Reviewed by: Jonathan Rodriguez
|Featuring||Bill Murray, Owen Wilson, Anjelica Huston, Cate Blanchett, Willem Dafoe|
|Producer||Scott Rudin, Wes Anderson, Barry Mendel|
Here’s what the distributor says about their film: “Internationally famous oceanographer Steve Zissou (Bill Murray) and his crew—Team Zissou—set sail on an expedition to hunt down the mysterious, elusive, possibly non-existant Jaguar Shark that killed Zissou’s partner during the documentary filming of their latest adventure. They are joined on their voyage by a young airline co-pilot who may or may not be Zissou’s son (Owen Wilson), a beautiful journalist (Cate Blanchett) assigned to write a profile of Zissou, and Zissou’s estranged wife and co-producer, Eleanor (Anjelica Huston). They face overwhelming complications including pirates, kidnapping, and bankruptcy.”
Have you ever seen a painting, read a book, or heard a song, that to you just seemed utter garbage, but to the artsy critics of the world seemed pure gold? Now, I admit, I am a sucker for artsy movies, if they are entertaining to me in the slightest; it doesn’t have to make complete and total sense, as long as it keeps me happy and wraps up nicely. One film that did that for me was Wes Anderson’s “The Royal Tenenbaums”; I knew it was somewhat pretentious, self-serving, but it was so confidently made and wonderfully acted that I couldn’t help but walking away loving it. The same cannot be said, however, for Anderson’s latest film “The Life Aquatic With Steve Zissou.” The film seems pieced together by an artist so smug in his previous successes that he feels anything he touches will turn up gold.
The film tells the story of oceanographer and documentary filmmaker Steve Zissou (Bill Murray). It opens with Zissou showing his latest film, chronicling his latest undersea adventure, which this time ends in sadness. His longtime friend and oceanography partner, Esteban (Seymour Cassel) was killed during filming when a shark, which Zissou calls a “jaguar shark,” eats him during one of their dives. After showing the film, he fields questions from the audience, and is asked what the scientific purpose of killing the endangered shark would be. In one of them film’s few great lines, Zissou says with no real feeling whatsoever “Revenge.”
Zissou puts together his usual ragtag team of filmmakers and scientists for the trip to sea. Along for the ride are the familiar faces of Owen Wilson, Cate Blanchett, Anjelica Huston, and Willem Dafoe, among others. The crew must actually find the shark, which was tagged when it ate Esteban, but because the ship’s tracking device is no longer operational, they must steal a high-tech one from Zissou’s personal and professional rival, played by Jeff Goldblum. The crew encounter various obstacles on the way to finding the shark, including, of course, pirates.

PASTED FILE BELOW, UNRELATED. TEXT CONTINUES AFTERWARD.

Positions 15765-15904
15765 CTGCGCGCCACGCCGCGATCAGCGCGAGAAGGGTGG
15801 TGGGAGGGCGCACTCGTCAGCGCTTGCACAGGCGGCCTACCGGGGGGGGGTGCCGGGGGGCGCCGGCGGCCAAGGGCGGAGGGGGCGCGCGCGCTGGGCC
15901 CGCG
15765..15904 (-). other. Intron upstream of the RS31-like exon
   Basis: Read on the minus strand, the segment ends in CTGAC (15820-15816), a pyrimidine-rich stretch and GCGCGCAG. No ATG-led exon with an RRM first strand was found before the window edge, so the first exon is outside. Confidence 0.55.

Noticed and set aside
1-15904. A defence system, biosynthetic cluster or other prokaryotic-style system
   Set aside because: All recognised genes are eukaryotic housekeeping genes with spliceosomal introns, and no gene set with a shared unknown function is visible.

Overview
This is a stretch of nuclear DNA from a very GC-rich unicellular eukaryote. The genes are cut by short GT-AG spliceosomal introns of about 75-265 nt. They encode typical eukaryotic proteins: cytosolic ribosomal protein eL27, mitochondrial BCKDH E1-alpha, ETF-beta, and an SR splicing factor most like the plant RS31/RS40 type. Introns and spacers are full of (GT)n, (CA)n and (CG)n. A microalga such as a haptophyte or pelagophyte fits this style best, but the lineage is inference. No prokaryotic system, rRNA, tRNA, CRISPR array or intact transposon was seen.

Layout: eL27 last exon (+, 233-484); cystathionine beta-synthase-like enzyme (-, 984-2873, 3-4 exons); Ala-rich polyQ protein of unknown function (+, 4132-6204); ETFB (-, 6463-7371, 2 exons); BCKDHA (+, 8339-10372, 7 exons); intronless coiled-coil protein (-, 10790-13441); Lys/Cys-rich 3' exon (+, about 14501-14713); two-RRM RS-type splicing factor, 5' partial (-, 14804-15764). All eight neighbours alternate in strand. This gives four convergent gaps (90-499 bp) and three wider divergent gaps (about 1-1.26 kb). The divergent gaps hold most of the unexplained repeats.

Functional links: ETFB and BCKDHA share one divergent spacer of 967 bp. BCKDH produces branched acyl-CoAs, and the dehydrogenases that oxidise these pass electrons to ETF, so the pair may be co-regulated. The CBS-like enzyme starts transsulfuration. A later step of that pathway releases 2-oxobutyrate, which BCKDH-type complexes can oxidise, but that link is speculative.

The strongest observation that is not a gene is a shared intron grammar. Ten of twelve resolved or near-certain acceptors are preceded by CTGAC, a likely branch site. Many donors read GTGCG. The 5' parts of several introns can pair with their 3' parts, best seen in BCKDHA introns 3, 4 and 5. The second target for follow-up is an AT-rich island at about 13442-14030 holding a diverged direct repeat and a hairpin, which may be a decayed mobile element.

The performances in the film are quite stale, considering the talent involved. Zissou may be a tired, beat up seaman, but Murray’s performance generates little sympathy; it is very monotone, which has worked for him before, but for some reason doesn’t quite fit here. Owen Wilson is decent in his role as Zissou’s possible son, but isn’t given any scenes of real meat, and he and Murray lack the chemistry I was expecting.
Anjelica Huston and Cate Blanchett are the only truly notable performances in the film. Huston wears the look of someone used to keeping all emotions on the inside, and in the film’s finally scenes, plays it beautifully. Blanchett is strong as the pregnant journalist on board writing a piece on Zissou. She is strong when she wants to be, when confronted by the men in her life, but fragile when alone, and Blanchett as always comes through in a film not worthy of her skills.
The film’s content is typical of Anderson’s previous work, with maybe a bit more violence. The profanity is needlessly strong, with many uses of the F and Gd-words. Nudity is also needlessly present, but fortunately brief. The crew’s script writer is seen, primarily for laughs (which don’t come), topless in all of her first four scenes of the film. The nudity, however, is mostly at a distance or obscured in some way, as if that matters. Violence is seen involving a shootout with pirates, and was at times a bit bloody, but nothing too offensive.
“The Life Aquatic” somehow feels arrogant right from the get go. While it worked with Anderson’s previous films, he doesn’t flesh out anything that would at least make us think it has earned the right to feel that way. The characters aren’t that interesting, the acting is stale, and the animation of the sea creatures is at times bizarre. With a wealth of great movies out in the theater right now, I felt cheated out of my time, which could have been better spent doing anything else. For the first time in my life, I considered walking out of a movie, not because I was offended, but because I simply wasn’t all that interested in how it was going to end. And, had I not been reviewing this film, I very well might have. Running 1 hour and 58 minutes and rated R for “language, some drug use, violence, and partial nudity,” “The Life Aquatic With Steve Zissou” gets a D+.
Violence: Mild / Profanity: Extreme / Sex/Nudity: Moderate